2nd Story

Reading at 2nd Story. Photo by Sharon A. Mooney.

2nd Story events feature a hybrid of storytelling and theater. They usually take place at Webster’s Wine Bar in Lincoln Park, where performers read a first-person story with a conversational tone, enhanced by some sound design. I read at 2nd Story a couple weeks ago and had a damn good time.

Bobby Biedrzycki, a 2nd Story company member and adjunct professor in Columbia College Chicago’s Fiction Writing Department saw me read at a Creative Nonfiction Week event in fall 2010 and asked me to submit a story and audition. I sent them my story “The Impersonator” in March of 2011, and so began a long and rewarding process which culminated in me doing two readings at Webster’s.

Early that summer, I was called to audition at the 2nd Story office in an old industrial building on Ravenswood Ave. I sat in a semicircle and read my piece to Bobby and three other people. I felt comfortable, because it was a lot like the semicircles that we sit in in Story Workshop classes at Columbia. And the coached reading that we do at Columbia probably helped my audition, which would explain why so many Columbia folks are involved with 2nd Story.

A few weeks later, they emailed me and asked me to read in a show in March of 2012 called “Mixed Roots,” with a focus on identity and heritage. I played the waiting game for about six months then started meeting with the other performers for my show in January. It went in two stages.

First, me and the three other performers had a writing workshop with the show’s curator, C.P Chang. We read our stories to one another and gave each other feedback on big picture story structure stuff, along with the ways that we could transform our work into something that could be performed, as well as read on the page.

Me and Lizzy were the two people with writing backgrounds in the group. Lizzy’s story was about being the only Polish kid on her block in an Irish neighborhood in deep Southside. The other two performers, Jasmin and Jaz, came from theater backgrounds and were writing about living in Little Village and about growing up as a white kid with a black stepfather. Our stories complimented each other well, and it was interesting to see what the theater people brought to the table as opposed to what the writers did.

After three workshops, I had a strong idea of what I was going to do with my story, and C.P. had me start working one-on-one with the show’s director, Jessica Kadish. When I met with Jessica, I sat on a stool like I would be at Webster’s and read her sections of my piece. Then we’d go over things like gestures and inflection — what needed to be emphasized to make my point and tell my story. Since prolonged description doesn’t do well when being read out loud, a lot of that had to be done with tone of voice, facial expression or a simple gesture while reading. It was new for me, and it felt weird — to be cutting what felt like necessary stuff from my story in the name of performance. I think of a story as something that survives alone on the page. 2nd Story changed my idea of that. For 2nd Story, I was writing a story that might seem thin on the page but that I enhanced as its specific reader/performer.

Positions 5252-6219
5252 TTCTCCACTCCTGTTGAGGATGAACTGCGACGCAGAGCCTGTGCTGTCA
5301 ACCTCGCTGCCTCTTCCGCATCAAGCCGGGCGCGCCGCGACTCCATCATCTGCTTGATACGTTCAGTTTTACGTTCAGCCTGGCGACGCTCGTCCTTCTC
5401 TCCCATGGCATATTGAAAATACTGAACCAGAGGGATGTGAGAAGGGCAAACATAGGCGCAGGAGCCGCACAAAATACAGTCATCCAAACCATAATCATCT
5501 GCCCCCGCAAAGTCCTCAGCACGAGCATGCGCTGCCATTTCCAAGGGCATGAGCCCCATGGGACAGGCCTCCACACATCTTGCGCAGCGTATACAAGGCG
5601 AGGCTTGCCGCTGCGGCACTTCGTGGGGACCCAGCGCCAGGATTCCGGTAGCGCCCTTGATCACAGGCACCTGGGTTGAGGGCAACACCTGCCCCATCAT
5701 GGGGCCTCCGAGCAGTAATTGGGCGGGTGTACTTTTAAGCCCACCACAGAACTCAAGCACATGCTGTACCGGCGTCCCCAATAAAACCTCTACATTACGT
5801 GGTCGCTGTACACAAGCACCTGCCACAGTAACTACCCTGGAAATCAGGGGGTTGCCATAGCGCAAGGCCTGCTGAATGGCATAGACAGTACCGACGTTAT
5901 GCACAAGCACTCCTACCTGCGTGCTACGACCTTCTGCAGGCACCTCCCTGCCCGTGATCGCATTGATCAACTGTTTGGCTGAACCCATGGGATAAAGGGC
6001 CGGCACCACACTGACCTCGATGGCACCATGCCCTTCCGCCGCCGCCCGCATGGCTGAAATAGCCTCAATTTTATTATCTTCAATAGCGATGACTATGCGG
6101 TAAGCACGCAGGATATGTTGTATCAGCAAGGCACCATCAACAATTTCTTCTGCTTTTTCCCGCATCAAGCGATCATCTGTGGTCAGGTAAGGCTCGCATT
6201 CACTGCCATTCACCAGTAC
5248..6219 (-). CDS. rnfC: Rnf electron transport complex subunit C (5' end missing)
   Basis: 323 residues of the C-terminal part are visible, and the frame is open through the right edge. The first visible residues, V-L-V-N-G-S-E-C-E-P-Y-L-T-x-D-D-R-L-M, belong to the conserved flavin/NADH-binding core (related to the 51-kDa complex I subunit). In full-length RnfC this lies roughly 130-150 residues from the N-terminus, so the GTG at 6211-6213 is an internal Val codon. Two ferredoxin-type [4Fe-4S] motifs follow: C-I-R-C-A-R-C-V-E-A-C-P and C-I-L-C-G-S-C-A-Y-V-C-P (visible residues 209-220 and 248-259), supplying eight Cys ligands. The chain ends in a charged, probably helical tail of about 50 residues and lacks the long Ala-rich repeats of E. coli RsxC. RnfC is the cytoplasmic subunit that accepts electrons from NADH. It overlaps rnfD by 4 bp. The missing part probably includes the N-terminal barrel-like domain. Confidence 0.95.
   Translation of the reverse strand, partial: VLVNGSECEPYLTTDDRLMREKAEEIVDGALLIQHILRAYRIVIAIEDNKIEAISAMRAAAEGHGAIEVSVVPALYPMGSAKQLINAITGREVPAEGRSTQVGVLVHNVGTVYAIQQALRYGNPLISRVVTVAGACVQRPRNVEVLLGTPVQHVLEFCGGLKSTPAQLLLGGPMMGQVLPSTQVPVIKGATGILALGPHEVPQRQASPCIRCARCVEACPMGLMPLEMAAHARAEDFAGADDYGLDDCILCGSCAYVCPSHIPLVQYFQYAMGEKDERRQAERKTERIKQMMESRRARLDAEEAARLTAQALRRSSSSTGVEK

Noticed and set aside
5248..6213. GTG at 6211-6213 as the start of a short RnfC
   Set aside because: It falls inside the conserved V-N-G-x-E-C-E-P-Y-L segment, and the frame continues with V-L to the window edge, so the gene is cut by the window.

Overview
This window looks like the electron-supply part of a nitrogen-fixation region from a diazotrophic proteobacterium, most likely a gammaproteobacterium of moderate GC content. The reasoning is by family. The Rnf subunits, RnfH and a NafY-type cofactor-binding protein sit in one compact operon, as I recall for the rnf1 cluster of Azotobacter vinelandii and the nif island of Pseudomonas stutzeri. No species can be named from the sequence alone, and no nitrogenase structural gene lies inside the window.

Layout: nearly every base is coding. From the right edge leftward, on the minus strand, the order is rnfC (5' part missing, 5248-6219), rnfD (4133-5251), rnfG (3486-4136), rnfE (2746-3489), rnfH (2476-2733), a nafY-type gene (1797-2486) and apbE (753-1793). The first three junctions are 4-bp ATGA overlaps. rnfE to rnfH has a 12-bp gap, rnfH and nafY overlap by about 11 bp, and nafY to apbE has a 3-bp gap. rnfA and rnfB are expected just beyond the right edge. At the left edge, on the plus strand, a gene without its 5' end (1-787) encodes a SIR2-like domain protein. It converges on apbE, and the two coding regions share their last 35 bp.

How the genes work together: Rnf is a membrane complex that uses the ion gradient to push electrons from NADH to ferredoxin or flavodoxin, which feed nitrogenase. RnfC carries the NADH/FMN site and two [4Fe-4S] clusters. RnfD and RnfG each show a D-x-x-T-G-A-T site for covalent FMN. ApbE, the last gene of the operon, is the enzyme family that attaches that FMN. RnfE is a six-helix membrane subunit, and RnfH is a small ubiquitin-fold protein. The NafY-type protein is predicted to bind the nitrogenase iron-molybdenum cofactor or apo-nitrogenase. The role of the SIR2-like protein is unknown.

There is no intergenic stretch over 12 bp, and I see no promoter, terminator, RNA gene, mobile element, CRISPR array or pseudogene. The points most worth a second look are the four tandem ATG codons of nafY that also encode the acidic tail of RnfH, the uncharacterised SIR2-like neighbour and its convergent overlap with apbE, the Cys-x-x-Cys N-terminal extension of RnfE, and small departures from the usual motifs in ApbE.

The day before the show, I met with Jessica and the sound designer, Nick Kawahara, and we picked places where music would be played under my reading. I was glad to use some favorites by the Dungeon Family and Mount Kimbie, but wish we had found a way to work in “Choppin’ Blades” by UGK. Maybe next time…

Things went well. We had a sold out crowd the first night at Webster’s, and I was up first. I sat in the stool. They cut the house music and introduced me. “Watch for the Hook” came on for a couple bars, and I started talking. I won’t lie — I was a little concerned that the folks at a fancy wine bar wouldn’t be my best audience. I’m not a wine bar guy. I prefer to drink whiskey at home in my underwear. And the last time I had a cheese plate was when I microwaved some pizza. But it was fun. People laughed when I hoped they would, and my story seemed to inspire others to share their stories with me throughout the course of the night.

The main thing I wanted to change for the second night was that I wanted to read faster. At Columbia, we’re always coached to “slow down and see it” when we read, and I think I was doing that a bit too much, sacrificing the energy of my story. I remedied that on the second night by downing a cup of coffee a couple of hours before heading to Webster’s. That night, as I sat in the stool, vibrating with caffeine, I felt ready to kill it. At times, doing 2nd Story felt like a drawn-out process, but by the time I was performing, I understood why I had to put so much work into it.


2nd Story made a podcast out of my caffeinated reading from the second night. Stream it on their site, or click the link there to download it for free from iTunes.